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6 of 10 a dependence on self management a belief in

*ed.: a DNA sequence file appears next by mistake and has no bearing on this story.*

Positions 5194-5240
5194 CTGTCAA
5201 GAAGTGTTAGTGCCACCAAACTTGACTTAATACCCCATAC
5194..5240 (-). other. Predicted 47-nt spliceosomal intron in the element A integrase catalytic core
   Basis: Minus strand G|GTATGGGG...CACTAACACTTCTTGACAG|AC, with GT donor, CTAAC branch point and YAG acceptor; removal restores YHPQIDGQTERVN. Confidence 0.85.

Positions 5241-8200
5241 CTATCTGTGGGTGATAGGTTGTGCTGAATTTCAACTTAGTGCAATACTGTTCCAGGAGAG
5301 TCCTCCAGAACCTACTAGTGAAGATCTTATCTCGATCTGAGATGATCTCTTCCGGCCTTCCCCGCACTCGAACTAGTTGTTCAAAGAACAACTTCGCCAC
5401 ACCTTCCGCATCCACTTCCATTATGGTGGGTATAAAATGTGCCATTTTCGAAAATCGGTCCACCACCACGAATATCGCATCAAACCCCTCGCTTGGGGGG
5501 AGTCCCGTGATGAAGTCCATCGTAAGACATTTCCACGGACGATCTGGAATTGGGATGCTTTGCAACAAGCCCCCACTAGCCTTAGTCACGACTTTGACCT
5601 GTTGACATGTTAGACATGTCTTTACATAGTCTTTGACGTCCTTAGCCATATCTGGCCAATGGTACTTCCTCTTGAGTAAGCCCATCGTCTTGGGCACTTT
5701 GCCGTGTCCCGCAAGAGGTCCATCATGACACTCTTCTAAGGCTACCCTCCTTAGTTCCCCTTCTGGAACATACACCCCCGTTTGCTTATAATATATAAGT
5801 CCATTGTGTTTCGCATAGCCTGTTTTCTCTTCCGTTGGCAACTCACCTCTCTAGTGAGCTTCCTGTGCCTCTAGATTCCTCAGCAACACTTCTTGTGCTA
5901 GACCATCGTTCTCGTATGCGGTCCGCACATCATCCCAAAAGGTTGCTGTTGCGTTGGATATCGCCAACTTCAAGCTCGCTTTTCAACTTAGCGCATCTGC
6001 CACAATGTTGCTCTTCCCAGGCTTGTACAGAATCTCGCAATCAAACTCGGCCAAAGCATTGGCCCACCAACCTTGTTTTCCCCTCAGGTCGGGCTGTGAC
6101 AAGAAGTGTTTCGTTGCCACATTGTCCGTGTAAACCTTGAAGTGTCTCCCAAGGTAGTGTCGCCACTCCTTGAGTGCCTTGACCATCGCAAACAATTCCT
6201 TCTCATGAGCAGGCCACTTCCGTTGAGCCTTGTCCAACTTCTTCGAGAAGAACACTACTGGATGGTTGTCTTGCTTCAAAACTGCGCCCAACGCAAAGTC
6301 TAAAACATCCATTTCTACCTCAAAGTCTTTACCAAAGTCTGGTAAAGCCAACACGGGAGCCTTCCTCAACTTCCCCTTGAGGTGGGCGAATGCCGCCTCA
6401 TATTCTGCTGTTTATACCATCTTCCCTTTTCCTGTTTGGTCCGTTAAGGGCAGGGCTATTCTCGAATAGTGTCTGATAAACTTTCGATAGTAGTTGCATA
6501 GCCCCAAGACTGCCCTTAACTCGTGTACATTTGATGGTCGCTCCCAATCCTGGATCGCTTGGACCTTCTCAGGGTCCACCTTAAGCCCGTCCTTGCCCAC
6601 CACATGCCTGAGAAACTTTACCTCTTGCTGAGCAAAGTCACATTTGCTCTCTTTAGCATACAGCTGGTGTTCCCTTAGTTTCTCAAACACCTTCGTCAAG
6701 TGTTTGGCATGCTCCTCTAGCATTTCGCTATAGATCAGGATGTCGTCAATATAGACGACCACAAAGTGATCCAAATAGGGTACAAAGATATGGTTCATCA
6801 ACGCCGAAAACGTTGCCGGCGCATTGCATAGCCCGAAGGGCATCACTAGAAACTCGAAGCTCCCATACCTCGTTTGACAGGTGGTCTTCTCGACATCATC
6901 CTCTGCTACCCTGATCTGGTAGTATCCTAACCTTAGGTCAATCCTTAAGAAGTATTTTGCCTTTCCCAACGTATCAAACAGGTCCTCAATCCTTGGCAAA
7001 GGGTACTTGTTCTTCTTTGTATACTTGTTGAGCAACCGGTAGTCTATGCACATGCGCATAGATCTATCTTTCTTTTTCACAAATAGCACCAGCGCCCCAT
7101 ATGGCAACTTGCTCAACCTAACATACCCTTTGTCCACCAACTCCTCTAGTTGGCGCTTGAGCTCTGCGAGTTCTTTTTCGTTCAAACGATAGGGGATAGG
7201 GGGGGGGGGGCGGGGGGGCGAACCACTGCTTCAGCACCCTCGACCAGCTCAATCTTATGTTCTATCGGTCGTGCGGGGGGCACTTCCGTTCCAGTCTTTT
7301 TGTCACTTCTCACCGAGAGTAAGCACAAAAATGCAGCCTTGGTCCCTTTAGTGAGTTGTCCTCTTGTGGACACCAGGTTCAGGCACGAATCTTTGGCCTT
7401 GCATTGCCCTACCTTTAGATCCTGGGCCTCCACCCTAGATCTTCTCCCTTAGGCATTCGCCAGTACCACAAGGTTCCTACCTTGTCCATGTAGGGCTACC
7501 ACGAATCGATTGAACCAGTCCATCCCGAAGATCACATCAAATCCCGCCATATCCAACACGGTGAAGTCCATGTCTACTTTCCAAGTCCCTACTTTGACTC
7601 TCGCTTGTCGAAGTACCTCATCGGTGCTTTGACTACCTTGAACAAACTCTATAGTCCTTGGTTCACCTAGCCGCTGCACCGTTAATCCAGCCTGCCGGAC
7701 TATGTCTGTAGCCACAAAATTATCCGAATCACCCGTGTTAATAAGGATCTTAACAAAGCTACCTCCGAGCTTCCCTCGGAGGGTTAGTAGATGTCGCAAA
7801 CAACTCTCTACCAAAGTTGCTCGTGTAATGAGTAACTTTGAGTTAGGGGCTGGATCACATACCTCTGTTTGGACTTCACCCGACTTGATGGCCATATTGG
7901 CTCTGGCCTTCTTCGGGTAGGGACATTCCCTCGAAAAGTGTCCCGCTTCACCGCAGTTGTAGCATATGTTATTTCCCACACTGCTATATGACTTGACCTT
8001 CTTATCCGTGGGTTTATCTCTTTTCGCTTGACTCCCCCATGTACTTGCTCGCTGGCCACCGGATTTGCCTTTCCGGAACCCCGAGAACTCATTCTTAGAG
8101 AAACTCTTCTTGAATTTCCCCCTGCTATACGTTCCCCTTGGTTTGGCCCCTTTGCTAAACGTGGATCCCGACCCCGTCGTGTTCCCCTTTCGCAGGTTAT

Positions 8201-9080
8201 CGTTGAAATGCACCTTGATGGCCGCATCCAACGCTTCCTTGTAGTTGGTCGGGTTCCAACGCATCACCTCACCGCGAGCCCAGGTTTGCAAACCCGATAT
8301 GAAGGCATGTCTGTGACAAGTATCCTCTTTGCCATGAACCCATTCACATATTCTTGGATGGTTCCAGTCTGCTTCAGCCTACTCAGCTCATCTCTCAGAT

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6 of 10A dependence on self-management, a belief in the normality of labor and birth, and a tradition of delivery at homemight influence some women to arrive at the hospital in advanced labor. The need to travel a long distance to theclosest hospital might also be a factor contributing to arrival during late labor or to out-of-hospital delivery formany American Indian women living on rural, isolated reservations.Liberian women are reluctant to share information about pregnancy and childbirth as these subjects are taboo totalk about with others.Husbands or male elders are the ones who make decisions about allowing a woman to seek care at a clinic orhospital when she is experiencing a difficult and arduous labor. Further complicating this situation, women arereluctant to seek professional health care at clinics or hospitals because they are more comfortable in their ownhomes with traditional (but untrained) birth attendantsSupport During ChildbirthDespite the traditional emphasis on female support and guidance during labor, women from diverse culturesreport a desire to have husbands or partners present for the birth.Spouses or partners are now encouraged and even expected to make important contributions in supportingpregnant women during labor. Unfortunately, some US hospitals still enforce rules that limit the support personfrom attending the birth unless he or she has attended a formal childbirth education program.Many women also wish to have their mother or some other female relative or friend present during labor and birth.Cultural Expression of Labor PainAlthough the pain threshold is remarkably similar in all persons, regardless of gender or social, ethnic, or culturaldifferences, these differences play a definite role in a person’s perception and expression of pain. Pain is a highlypersonal experience, dependent on cultural learning, the context of the situation, and other factors unique to theindividual (Ludwig-Beymer, 2008).In the past, it was commonly believed that because women from Asian and Native American cultures were stoic,they did not feel pain in labor (Bachman, 2000). In addition to the physiologic processes involved, culturalattitudes toward the normalcy and conduct of birth, expectations of how a woman should act in labor, and the roleof significant others influence how a woman expresses and experiences labor pain.Callister and Vega (1998) reported that Guatemalan women in labor tend to vocalize their pain. Coping strategiesinclude moaning or breathing rhythmically and massaging the thighs and abdomen.Japanese, Chinese, Vietnamese, Laotian, and other women of Asian descent maintain that screaming or cryingout during labor or birth is shameful; birth is believed to be painful but something to be endured.

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